23 October 2012

The Intellectual Richness of Baseball

"I believe in the church of baseball. I've tried all the major religions and most of the minor ones. I've worshipped Buddha, Allah, Brahma, Vishnu, Siva, trees, mushrooms, and Isadora Duncan. I know things. For instance there are 108 beads in a Catholic rosary and there are 108 stitches in a baseball. When I learned that, I gave Jesus a chance. But it just didn't work out between us. The Lord laid too much guilt on me. I prefer metaphysics to theology. You see, there's no guilt in baseball. And it is never boring.... I've tried them all, I really have, and the only church that truly feeds the soul, day in and day out, is the church of baseball." -- From Bull Durham (1988).

Someone cut into a discussion I was having regarding the forthcoming World Series to complain about the intellectual vacuity of baseball.

Seriously.

Such confusion. As if the exertions of the body were separate and unequal from the mind. As if playing a game were not an indicator of intelligence. Woody Allen said in Annie Hall (1977), "That's one thing about intellectuals — they've proved that you can be absolutely brilliant and have no idea what's going on."

The mind should not be left to its own devices. It so easily develops a complex about physical acts --  an ugly snobbery that labels athletic achievement as inferior rather than seeing it as another part of the human experience. Some of those soft weak kids who couldn't play sports in school can still appreciate athletics. Others scoff and snort and create an illusion of superiority because they read Proust while we are watching a man hit a baseball 400 feet and marveling.

Sunsets waves mountains the snow. Visceral and physical and thus to be diminished. That notorious  jock Albert Camus once said that "an intellectual is someone whose mind watches itself."

My two favorite sports are baseball and soccer. They are beautiful games that seem slow to the novice but provide endless talking points and huge casts of characters. For that is part and parcel to the love of sports the players -- people -- who perform. It is not just their physical actions but what they bring of themselves the unique people they are their story their zeitgeist to those performances. And then often how they magically gel as a team. Team. Coordinated efforts of individuals towards a common goal with an opposing side trying to best them not just through physical means but by matching wits as well. And the drama they create. The real life stories that unfold before our very eyes. Stories that sometimes defy fiction. Tragedy triumph comedy drama elation and heartbreak. Such a rich stew for the mind to sup on. Intellectual vacuity indeed.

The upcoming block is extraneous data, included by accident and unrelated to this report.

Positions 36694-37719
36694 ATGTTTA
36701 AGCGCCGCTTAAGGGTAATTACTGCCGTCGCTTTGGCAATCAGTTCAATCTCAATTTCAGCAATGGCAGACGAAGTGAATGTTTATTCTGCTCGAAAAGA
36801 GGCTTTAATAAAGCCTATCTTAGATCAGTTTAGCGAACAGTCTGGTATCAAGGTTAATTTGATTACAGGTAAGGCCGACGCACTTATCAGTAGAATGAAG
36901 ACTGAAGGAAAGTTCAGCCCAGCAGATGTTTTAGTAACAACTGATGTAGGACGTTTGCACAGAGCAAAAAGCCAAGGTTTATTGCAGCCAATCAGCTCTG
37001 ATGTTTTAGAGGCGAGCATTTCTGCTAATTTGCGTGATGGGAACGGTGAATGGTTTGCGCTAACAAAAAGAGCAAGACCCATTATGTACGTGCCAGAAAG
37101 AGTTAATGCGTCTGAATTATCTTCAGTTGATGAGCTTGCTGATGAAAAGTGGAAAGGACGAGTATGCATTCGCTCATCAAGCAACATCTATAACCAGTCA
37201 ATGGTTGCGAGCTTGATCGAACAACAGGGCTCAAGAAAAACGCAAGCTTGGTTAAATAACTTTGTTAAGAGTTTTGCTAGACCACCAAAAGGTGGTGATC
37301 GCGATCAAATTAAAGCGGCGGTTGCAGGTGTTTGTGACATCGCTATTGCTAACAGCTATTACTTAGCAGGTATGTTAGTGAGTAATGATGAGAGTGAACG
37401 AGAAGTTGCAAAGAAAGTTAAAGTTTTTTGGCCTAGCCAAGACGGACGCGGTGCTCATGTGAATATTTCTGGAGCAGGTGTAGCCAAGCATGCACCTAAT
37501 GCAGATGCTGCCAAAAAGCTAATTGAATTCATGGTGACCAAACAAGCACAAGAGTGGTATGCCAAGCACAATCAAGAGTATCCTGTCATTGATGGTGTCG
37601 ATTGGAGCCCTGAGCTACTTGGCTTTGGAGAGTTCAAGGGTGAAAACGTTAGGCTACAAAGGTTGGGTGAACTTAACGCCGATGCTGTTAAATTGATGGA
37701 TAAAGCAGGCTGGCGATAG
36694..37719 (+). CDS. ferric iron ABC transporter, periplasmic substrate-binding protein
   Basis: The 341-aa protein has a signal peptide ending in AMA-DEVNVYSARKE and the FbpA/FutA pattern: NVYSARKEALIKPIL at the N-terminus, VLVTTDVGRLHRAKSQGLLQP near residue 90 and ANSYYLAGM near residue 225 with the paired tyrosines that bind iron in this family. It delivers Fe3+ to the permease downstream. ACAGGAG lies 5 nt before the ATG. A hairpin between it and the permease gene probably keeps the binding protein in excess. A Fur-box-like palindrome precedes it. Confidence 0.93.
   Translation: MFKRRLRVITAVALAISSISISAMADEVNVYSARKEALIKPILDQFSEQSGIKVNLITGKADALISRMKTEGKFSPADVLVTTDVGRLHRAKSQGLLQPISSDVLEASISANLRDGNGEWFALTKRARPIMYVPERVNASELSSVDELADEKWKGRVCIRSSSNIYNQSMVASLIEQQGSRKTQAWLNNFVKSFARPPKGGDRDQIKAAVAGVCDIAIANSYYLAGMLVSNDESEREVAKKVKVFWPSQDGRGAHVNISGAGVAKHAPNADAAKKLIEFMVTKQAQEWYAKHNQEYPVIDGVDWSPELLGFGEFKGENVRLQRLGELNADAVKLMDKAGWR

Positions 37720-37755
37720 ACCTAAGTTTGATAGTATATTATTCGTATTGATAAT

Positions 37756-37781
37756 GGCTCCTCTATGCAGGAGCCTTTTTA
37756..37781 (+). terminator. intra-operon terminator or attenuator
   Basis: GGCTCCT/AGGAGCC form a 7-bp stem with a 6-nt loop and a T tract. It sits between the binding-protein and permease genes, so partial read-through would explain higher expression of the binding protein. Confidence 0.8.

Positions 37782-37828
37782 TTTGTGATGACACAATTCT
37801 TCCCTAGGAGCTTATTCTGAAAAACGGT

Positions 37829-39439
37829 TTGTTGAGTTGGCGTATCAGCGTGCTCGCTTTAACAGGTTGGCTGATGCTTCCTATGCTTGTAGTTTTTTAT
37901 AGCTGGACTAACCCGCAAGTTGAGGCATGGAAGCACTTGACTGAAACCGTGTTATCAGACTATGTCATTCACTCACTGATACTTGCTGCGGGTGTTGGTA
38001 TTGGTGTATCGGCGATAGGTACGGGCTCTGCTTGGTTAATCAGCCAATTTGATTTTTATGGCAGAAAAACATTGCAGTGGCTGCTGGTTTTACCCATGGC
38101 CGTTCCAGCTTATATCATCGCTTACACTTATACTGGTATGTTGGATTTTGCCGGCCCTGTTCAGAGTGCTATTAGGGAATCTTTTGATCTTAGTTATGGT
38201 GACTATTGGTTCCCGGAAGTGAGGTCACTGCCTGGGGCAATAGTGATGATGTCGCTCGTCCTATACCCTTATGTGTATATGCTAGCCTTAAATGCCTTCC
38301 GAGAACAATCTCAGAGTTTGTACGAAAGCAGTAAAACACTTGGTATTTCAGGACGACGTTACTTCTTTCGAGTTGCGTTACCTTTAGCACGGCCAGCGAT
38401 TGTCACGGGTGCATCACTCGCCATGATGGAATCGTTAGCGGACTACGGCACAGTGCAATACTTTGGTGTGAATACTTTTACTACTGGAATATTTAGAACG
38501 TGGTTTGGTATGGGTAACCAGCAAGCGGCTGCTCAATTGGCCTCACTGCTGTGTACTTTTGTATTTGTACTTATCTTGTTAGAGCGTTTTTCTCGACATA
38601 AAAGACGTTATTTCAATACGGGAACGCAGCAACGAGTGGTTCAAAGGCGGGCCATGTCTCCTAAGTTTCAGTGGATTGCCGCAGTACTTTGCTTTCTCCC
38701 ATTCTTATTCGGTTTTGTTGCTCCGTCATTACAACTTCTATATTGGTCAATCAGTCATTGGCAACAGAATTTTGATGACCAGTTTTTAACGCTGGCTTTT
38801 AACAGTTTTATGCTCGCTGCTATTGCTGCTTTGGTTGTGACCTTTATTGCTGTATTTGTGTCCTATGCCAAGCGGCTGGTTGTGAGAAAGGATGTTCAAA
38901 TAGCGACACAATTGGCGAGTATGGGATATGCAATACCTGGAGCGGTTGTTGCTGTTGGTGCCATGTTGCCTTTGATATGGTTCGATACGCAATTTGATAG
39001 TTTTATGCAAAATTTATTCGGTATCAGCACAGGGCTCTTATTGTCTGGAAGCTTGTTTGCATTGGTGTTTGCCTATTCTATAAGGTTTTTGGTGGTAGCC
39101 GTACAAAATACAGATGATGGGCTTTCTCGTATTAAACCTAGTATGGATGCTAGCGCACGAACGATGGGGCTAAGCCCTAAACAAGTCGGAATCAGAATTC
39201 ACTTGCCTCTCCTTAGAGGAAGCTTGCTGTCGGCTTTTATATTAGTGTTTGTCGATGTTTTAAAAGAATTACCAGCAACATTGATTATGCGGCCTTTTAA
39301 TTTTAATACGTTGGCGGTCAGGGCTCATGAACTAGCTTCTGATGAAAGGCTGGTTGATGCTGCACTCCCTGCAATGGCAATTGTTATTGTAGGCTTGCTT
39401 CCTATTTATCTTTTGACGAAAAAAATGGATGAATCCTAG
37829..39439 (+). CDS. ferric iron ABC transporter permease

My quibble is with sports watchers who do nothing else. Junkies hooked on the game and not its beauty but its results its numbers its gossip. There are 24 hour sports networks an endless array of sports websites and tweets and updates and scores and it all becomes a meaningless jumble that detracts from whatever purity is involved in athletics. So many obsessed people who care too much and seem to know too little who are engorged by their tribal attachment to a team and knowing every last bit of trivia and keeping up with every score as they parse parse parse the night away.

There has to be a balance.

A balance between the effete rejection of people in motion and teeth gnashing when the home team loses. It's a game. Which is a good thing. And its a game which means it has a place that is not every place.

One reason I'm glad my beloved San Francisco Giants made it to the World Series is that I get to watch them play for at least four more games. If they win the title I will celebrate and feel happy and satisfied and good as I did when they were champions two years ago. Should they lose I will happily go on about other matters such as reading great books and pondering great questions and watching teams and athletes in other sports match talents with others.

That is not vacuity but a very rich world indeed. And one worth talking about.


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